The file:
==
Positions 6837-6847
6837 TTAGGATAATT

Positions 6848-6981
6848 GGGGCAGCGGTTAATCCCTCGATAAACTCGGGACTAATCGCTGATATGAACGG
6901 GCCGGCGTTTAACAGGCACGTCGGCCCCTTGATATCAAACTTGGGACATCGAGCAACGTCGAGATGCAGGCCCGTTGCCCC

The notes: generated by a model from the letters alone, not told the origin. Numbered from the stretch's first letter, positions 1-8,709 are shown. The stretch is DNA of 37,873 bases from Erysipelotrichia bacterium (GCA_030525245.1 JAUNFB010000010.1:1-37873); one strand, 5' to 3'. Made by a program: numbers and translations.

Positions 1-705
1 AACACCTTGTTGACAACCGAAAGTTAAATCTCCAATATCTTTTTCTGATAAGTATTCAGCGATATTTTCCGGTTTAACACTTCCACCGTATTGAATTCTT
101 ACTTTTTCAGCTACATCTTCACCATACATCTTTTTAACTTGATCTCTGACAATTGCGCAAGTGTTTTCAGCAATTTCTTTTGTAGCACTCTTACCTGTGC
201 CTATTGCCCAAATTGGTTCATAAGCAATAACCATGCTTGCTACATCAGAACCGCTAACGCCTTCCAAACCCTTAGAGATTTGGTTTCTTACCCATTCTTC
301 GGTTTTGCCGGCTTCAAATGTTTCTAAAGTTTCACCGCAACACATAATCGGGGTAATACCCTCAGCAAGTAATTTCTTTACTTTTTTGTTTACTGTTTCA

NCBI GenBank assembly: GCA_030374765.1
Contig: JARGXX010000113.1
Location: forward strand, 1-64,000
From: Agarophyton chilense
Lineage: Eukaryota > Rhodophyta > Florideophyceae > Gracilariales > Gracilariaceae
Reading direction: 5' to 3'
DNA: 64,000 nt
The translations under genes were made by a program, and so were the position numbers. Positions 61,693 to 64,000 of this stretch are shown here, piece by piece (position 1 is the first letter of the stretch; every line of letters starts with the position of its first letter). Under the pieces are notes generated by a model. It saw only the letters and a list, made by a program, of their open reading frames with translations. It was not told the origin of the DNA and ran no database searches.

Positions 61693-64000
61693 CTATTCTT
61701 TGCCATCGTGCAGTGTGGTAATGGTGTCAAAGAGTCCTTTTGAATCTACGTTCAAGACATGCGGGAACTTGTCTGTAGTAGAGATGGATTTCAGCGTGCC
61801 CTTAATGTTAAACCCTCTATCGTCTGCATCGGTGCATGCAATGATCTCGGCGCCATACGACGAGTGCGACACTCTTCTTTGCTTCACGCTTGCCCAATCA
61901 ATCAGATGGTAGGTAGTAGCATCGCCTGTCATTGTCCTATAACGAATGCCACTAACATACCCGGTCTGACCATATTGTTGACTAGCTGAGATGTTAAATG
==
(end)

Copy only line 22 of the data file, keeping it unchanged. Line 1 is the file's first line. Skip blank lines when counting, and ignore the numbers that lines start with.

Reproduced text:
61701 TGCCATCGTGCAGTGTGGTAATGGTGTCAAAGAGTCCTTTTGAATCTACGTTCAAGACATGCGGGAACTTGTCTGTAGTAGAGATGGATTTCAGCGTGCC